Rumpus: Reading Having and Being Had feels like reading a journey of your curiosity to understand capitalism better, but also to understand your own feelings about it and lived experience in it. What was it like to manifest that curiosity here?
Biss: Recording my own struggle to understand something that felt too big to understand made me vulnerable on the page. I was always afraid of falling short, of getting it wrong. And that vulnerability, that feeling of true grappling, of having my own confusions and misapprehensions exposed, made me especially disinclined to condescend to my reader. When I first began reading about economics I was often frustrated because the tone was so remote, the terminology was so specialized, and certain ideas were always treated as givens. You can come away from some of those texts with the impression that there are pre-ordained laws to economics and that we must all conform our lives to these laws. But really, as Thomas Piketty and Binyamin Appelbaum and Mariana Mazzucato argue, all in their different ways, economic systems are made by people for people. That’s why I wanted to write from a lived life, and to use that life as the lens through which I looked at the economic system. Instead of imposing the system on the life, I wanted to impose the life on the system.
Rumpus: I found the brevity of each piece compelling, these small digestible bits that I could read one or two of when I had the time. This brevity seems like such an essential aspect of the book because of how it caters to short attention spans that are increasingly becoming a part of our culture, arguably in large part because of capitalism. Was this part of your intent in structuring the book in this way?
Biss: Well, no—I had no intention of catering to short attention spans, but brevity is definitely an essential aspect of the book. Much of my work went into crafting that brevity, whittling away at a moment or a series of thoughts or an observation until all that was left was the most revealing details. This work was counter to one of the tenants of capitalism—maximum efficiency. Rather than writing the maximum words in the minimum amount of time, I spent a lot of time trying to write the minimum possible words. It was maddeningly slow work—sometimes writing three pages required me to read four books, which took months.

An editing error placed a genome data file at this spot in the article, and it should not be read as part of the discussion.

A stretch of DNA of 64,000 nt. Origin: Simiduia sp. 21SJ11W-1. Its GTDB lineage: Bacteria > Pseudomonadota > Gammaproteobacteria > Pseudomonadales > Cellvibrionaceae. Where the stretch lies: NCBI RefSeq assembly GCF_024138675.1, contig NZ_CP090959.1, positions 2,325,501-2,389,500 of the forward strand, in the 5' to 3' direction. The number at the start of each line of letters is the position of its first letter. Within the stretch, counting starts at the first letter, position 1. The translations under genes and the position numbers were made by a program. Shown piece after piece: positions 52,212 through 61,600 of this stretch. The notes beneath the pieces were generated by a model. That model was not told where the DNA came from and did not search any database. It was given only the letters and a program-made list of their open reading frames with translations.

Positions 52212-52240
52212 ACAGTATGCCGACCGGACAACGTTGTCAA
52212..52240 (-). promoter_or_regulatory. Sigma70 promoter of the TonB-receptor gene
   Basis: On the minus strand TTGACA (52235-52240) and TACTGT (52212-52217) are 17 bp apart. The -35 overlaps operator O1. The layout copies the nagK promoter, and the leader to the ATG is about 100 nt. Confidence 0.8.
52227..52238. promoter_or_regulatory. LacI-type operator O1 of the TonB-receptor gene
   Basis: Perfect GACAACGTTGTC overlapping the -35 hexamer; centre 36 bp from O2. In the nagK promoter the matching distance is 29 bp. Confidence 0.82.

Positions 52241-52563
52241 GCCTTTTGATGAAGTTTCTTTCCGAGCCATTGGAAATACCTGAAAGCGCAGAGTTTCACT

But as maddening as this was, I also found something beautiful and redemptive in the slowness of the work, the total lack of efficiency. It was meditative, prayerful work, like the Shaker furniture I wrote about—it was work that asked me to imagine that I had all the time in the world, though I didn’t. The brevity required better craftsmanship than looser, longer writing would have required of me. And the brevity was also what allowed me to look at my subject from so many different angles, to assemble a multifaceted exploration. That exploration would have been more limited if I had allowed each titled work to be longer. This might sound like a contradiction, but I had to keep each titled work brief because it was doing so much. In that way, I guess the book does assume that the reader has very little time, and that the most must be made of that time.
Rumpus: The whole book is rich with sources. The “Notes” and “Works” sections feel just as much a part of the book as the body of the text. Does that strike you as true? How would you describe your approach to working with sources?
Biss: The books and songs and videos and television shows that appear throughout this book are only occasionally serving as sources of information. More often they are articulating a question or a provocation or a revelation. Sometimes I’m sampling from these sources, replaying a brief cut, repeating the word “precarity” or the phrase “that ain’t working.” Sometimes my sources serve as avatars, allowing me to think through another white woman writer, Emily Dickinson or Virginia Woolf or Joan Didion. And sometimes they are interlocutors more than avatars. This book was written directly from experience, and my experience of reading and interacting with art is all over the page.
So yes, the “Notes” and “Works” and “People” sections are carefully considered parts of the book. Claudia Rankine’s notes for Don’t Let Me Be Lonely inspired me to write extensive notes sections for my last several books. But I was uncertain about how much to say in the notes for this book, and I wasn’t sure that I wanted to provide the context and background that I ultimately decided to provide. I didn’t want to mediate the reader’s experience of the book too much. One of the challenges of this book was bringing my own awareness to the page without belaboring it. And one of the hazards of this book, for me as the author, is that it hides its own work. The prose itself and the movement of ideas is intended to feel unlabored, easy. I don’t foreground the ways in which this book was difficult and painful for me.
Following rules of my own making, I don’t say, “Hey, I’m working really hard here.” Nor do I apologize, nor do I self-flagellate or self-exonerate. What I do is make fun of myself, lightly. One of the jokes of this book, which like all the other jokes might be a joke on me, is that the book itself is a commodity that resists consumption. It’s an easy read that is difficult to digest. This is going to be particularly true for a reader who has enough in common with me to see themselves reflected back unflatteringly. To read this book the way I intend it to be read is to be a little destroyed, consumed in return. It’s food that bites back!
Rumpus: You weave the late David Graeber’s article “Consumption” from Current Anthropology and reference his book Bullshit Jobs: A Theory periodically throughout Having and Being Had. Graeber recently passed—actually, the day after your book’s publication—which struck me. Reflecting back in the wake of his death on the way you integrate Graeber’s work into your own examination of capitalism, are you left with any new thoughts or feelings on Graeber’s work?